Medicare Part D Donut Hole Closure Saved

Part D Prescription Drug PlanOne of the provisions in the Affordable Care Act (ACA) is the reduction in cost sharing while you are in the Medicare Part D do-nut hole and closing the hole.

Sitting on the edge of my seat waiting to hear what the outcome would be regarding the repeal and replace of the ACA.  It was such a relief know the vote for repeal and replace was canceled and those on Medicare wouldn’t be hurt.

History of The Part D Prescription Plan

Originally, the Part D Plan was setup to have an annual deductible and once that had been met the government pays 75% of your prescriptions and you are responsible for 25% co-payment until you reach the limit on what the drug plan will cover for drugs, then you fell into the do-nut hole.

This became very expensive for people and they were required to pay 100% of the drug costs until they reached the catastrophic phase.

I know people who use the insulin pens and they are very expensive. Those prescriptions can put them in the “hole” within 4-5 months. Now try and purchase those pens at 100% cost and you are looking at about $400+/- per month for the next 5-8 months.

This is How The ACA Helps Medicare Part D

By the year 2020 there will be a standard 25% co-payment for brand-name drugs and 25% for generics when you reach the do-nut hole, thus closing the “hole”.

The percentage has been decreasing since the implementation of the ACA and in 2017 once you and your plan have spent $3,700 on covered drugs, you’re in the do-nut hole. If you reach the hole you will pay a 40% co-payment for brand-name drugs and 51% for generics.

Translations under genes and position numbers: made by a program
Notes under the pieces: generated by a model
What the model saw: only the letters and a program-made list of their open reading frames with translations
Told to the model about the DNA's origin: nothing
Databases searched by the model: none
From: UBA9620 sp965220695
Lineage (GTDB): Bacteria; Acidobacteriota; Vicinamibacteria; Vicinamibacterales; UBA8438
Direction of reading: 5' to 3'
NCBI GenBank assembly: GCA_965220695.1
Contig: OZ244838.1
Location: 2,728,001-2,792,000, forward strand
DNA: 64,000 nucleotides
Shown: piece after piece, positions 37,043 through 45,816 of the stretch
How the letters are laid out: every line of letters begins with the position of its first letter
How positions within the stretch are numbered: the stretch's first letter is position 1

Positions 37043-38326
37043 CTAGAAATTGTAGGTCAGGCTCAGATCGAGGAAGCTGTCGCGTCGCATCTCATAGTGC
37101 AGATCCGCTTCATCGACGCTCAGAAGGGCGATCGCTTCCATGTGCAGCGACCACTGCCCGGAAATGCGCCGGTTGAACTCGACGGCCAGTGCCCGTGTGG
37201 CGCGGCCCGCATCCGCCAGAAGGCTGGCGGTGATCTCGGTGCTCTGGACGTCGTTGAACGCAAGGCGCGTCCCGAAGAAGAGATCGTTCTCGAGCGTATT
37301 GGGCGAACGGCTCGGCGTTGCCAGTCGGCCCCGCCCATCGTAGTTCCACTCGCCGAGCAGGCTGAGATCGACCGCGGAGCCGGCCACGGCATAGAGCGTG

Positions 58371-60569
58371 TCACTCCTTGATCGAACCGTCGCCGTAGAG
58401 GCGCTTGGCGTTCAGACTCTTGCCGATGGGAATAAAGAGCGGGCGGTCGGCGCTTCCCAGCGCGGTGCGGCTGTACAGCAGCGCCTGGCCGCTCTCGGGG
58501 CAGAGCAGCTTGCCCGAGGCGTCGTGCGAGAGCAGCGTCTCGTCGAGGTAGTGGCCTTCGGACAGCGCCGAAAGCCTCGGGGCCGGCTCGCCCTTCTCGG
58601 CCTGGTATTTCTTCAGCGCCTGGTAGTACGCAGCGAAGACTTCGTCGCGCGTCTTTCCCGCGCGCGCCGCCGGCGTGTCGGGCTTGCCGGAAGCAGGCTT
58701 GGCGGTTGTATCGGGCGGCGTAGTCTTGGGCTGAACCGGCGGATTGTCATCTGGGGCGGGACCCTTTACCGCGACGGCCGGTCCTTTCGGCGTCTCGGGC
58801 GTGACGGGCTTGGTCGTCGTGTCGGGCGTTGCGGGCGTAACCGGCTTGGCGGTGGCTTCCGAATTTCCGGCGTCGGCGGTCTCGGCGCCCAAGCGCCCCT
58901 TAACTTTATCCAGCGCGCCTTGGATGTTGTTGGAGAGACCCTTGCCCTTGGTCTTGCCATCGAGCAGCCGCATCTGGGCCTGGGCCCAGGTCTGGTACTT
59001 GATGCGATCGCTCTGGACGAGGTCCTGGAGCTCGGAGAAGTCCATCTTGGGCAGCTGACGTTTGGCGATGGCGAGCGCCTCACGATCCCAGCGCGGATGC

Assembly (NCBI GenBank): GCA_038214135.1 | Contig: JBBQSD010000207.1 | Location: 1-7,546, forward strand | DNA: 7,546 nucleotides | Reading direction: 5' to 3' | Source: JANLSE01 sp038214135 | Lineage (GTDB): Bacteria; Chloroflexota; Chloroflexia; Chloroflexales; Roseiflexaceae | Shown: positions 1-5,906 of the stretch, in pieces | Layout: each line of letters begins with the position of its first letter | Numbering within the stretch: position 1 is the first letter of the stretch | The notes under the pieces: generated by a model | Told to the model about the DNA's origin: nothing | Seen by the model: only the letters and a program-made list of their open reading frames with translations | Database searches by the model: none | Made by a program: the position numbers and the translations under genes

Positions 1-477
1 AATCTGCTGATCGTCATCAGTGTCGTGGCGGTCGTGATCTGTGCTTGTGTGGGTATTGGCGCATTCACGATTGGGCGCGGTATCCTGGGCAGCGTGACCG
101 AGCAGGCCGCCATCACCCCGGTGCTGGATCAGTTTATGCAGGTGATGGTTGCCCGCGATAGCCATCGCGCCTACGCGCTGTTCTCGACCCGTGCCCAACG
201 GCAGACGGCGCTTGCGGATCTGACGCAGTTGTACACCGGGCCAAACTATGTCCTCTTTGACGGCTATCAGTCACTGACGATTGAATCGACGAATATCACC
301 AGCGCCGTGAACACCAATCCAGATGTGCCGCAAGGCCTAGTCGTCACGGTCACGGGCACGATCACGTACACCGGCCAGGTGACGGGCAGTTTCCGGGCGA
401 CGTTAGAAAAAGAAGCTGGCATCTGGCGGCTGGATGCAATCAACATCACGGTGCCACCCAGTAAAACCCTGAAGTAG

The Reduction Schedule for The Next 4 Years

  • 2017 — 40% for brand-names – 51%  for generics
  • 2018 — 35% for brand-names – 44% for generics
  • 2019 — 30% for brand-names – 37 % for generics
  • 2020 — 25% for brand-names – 25% for generics

Looking forward to 2020 when the do-nut hole will be closed!

The ACA protects Medicare and Medicaid and if the repeal and replace of the ACA went through, this is what would have happened:

  • $880 billion in cuts to Medicaid
  • $170 Billion in cuts to Medicare funding
  • Medicare Part B premium increases

If you hear repeal and replace Obamacare, think of the Medicare loses that would affect you.


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